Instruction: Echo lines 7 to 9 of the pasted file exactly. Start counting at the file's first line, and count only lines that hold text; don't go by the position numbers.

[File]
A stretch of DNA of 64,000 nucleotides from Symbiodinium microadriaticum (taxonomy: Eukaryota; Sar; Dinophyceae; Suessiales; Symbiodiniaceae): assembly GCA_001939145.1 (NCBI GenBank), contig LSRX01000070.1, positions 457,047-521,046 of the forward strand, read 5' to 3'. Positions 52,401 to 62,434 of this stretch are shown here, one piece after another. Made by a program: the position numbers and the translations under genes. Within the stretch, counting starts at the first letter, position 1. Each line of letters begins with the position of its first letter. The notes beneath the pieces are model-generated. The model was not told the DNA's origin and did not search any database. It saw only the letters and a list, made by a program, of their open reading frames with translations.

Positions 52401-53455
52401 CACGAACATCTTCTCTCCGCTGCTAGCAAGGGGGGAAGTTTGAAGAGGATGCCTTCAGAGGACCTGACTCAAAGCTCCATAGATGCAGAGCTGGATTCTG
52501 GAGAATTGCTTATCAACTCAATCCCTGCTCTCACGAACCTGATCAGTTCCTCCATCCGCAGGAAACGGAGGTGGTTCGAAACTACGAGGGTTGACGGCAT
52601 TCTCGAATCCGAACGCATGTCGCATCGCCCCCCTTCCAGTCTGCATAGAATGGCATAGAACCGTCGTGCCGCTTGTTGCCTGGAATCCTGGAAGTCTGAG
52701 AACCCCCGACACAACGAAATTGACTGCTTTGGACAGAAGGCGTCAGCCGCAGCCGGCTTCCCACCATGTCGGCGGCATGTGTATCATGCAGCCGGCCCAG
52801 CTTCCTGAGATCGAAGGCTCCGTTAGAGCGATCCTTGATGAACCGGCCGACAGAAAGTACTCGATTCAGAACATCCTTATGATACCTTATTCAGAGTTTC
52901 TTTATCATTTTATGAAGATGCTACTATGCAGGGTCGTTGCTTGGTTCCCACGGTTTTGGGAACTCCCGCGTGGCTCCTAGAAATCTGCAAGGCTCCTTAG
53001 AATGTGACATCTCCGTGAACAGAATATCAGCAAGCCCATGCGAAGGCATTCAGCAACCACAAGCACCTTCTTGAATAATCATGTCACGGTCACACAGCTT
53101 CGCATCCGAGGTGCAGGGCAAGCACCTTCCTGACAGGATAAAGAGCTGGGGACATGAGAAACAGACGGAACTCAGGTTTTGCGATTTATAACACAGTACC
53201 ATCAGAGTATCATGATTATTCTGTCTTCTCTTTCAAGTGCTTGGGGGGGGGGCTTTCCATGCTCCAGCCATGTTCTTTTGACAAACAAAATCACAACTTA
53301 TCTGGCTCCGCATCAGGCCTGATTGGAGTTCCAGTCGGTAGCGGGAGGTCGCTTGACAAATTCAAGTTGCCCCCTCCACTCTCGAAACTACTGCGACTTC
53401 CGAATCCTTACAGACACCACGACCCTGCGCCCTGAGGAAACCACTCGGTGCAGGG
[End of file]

52801 CTTCCTGAGATCGAAGGCTCCGTTAGAGCGATCCTTGATGAACCGGCCGACAGAAAGTACTCGATTCAGAACATCCTTATGATACCTTATTCAGAGTTTC
52901 TTTATCATTTTATGAAGATGCTACTATGCAGGGTCGTTGCTTGGTTCCCACGGTTTTGGGAACTCCCGCGTGGCTCCTAGAAATCTGCAAGGCTCCTTAG
53001 AATGTGACATCTCCGTGAACAGAATATCAGCAAGCCCATGCGAAGGCATTCAGCAACCACAAGCACCTTCTTGAATAATCATGTCACGGTCACACAGCTT